Alström Syndrome

Clinical Characteristics
Ocular Features: 

Progressive failure of rods and cones begins in the first year of life and inevitably leads to blindness.  Central vision is lost first and nystagmus in early childhood results.   Photophobia can be evident in the first year of life.  Early ERGs show severe impairment of cone responses with little or no rod dysfunction.  In the second and third decades all rod and cone responses are extinguished.  Vision can be less than 20/400 by the age of 10 years and usually all light perception is lost by the beginning of the third decade.  Pale optic nerves with retinal arteriorlar narrowing and posterior subcapsular cataracts have been seen.

Systemic Features: 

This is a multisystem disease with onset in the first year of life.  Infants may have a normal birth weight but develop truncal obesity in the first year.  Hearing loss is evident in the first decade.  Insulin resistant type 2 diabetes mellitus with hyperinsulinemia often occurs in childhood and may be accompanied by hypothyroidism and hypogonadotropic hypogonadism.  Acanthosis nigricans and some degree of pulmonary dysfunction are common.  The majority of individuals (70%) develop restrictive or dilated cardiomyopathy, many in the first months of life, resulting in cardiac failure.  The liver may become cirrhotic and renal failure occurs late.  Intelligence is usually normal but many patients (25-30%) have early delays in their developmental milestones perhaps secondary to growth hormone deficiency which has been reported (98% are short in stature).  Lifespan is short and many die in childhood.  Few live beyond the age of 40 years.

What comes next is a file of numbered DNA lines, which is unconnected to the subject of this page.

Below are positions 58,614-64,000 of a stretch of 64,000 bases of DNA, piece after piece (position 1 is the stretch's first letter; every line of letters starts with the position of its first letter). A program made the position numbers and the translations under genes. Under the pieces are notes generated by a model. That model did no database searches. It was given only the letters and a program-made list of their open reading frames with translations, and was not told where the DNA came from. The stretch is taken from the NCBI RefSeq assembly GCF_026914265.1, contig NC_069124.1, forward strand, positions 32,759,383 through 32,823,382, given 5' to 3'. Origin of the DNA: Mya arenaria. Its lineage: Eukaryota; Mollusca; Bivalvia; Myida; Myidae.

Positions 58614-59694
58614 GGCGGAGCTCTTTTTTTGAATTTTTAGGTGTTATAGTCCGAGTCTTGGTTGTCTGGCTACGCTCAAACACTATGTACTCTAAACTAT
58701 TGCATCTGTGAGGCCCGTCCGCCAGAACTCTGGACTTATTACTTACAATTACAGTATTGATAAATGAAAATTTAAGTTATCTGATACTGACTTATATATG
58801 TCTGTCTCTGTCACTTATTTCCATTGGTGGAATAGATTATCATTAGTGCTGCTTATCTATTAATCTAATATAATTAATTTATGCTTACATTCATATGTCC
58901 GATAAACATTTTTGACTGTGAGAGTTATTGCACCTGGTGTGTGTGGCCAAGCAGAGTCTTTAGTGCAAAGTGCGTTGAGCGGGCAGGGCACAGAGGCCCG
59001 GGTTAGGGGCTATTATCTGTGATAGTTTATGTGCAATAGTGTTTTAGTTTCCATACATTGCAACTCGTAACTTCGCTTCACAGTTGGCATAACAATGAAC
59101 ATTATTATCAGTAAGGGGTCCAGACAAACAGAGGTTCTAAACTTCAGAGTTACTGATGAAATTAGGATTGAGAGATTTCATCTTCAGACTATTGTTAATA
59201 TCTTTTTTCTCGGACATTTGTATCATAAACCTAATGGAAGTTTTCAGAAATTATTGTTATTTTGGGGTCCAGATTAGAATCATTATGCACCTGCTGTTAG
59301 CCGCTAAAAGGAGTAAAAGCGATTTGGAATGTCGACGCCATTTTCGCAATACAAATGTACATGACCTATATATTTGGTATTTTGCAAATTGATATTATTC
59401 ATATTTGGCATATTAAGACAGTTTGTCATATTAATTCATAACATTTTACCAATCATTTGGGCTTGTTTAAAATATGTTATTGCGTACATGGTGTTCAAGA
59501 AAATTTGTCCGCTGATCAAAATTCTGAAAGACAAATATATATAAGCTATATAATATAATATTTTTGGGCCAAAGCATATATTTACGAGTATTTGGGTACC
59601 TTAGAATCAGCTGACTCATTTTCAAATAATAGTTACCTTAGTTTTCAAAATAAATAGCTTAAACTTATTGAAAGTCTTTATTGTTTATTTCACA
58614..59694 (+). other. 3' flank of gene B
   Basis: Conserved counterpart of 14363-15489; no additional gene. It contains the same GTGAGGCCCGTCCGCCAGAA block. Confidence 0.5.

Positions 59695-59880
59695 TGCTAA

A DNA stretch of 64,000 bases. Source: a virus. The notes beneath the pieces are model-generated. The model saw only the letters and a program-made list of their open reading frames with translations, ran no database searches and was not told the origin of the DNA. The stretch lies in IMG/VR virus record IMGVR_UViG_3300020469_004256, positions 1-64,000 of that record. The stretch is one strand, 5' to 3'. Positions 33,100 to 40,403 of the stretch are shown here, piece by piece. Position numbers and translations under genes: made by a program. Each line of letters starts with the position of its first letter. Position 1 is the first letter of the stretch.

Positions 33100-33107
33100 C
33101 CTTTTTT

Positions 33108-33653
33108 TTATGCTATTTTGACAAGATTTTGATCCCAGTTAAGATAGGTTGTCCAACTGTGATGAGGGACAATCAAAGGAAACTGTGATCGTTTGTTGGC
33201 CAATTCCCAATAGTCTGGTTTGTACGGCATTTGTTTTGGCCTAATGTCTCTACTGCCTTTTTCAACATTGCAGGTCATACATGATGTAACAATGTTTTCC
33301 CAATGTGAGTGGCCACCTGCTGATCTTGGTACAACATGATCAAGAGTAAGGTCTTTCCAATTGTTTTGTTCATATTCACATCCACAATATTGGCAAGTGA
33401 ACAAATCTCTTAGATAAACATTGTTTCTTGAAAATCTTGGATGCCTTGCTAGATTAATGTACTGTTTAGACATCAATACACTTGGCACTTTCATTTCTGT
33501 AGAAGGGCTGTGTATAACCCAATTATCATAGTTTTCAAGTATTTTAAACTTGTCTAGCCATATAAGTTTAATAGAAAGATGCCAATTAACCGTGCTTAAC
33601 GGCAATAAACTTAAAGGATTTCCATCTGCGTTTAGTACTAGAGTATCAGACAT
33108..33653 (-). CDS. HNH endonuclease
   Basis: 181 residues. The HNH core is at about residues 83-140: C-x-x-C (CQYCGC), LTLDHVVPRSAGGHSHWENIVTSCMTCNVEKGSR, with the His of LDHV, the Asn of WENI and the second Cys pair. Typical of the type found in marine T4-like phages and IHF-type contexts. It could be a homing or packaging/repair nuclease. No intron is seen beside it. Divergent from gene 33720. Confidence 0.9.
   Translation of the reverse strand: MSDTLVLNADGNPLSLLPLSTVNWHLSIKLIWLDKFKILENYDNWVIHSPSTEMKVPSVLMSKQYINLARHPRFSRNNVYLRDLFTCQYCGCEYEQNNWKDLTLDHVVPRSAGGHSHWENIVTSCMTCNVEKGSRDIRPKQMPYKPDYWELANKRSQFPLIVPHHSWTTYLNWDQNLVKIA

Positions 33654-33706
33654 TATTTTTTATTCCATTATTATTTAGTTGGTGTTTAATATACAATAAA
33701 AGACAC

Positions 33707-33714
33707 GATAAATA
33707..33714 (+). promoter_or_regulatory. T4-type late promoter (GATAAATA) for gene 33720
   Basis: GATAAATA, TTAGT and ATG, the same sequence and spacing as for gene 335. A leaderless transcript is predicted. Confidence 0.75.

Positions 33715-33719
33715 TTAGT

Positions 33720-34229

Alstrom syndrome has some similarities to Bardet-Biedl syndrome (209900) but differs in the absence of mental deficiency and polydactyly.


This is an autosomal recessive disorder resulting from homozygous mutations in the ALMS1 gene on chromosome 2 (2p13).  The ALMS1 protein product is found in many cells throughout the body and is located in centrosomes and the base of cilia.  Its function is unknown.

More than 320 mutations have been reported. However, many cases remain in which no mutation has been found suggesting additional genetic heterogeneity remains.

Autosomal recessive
Treatment Options: 

No treatment is available for the basic disease.

Article Title: 

Alström Syndrome: Mutation Spectrum of ALMS1

Marshall JD, Muller J, Collin GB, Milan G, Kingsmore SF, Dinwiddie D, Farrow EG, Miller NA, Favaretto F, Maffei P, Dollfus H, Vettor R, Naggert JK. Alstrom Syndrome: Mutation Spectrum of ALMS1. Hum Mutat. 2015 Apr 2. doi: 10.1002/humu.22796. [Epub ahead of print].

PubMed ID: 

Alström syndrome

Marshall JD, Beck S, Maffei P, Naggert JK. Alstrom syndrome. Eur J Hum Genet. 2007 Dec;15(12):1193-202.

PubMed ID: 
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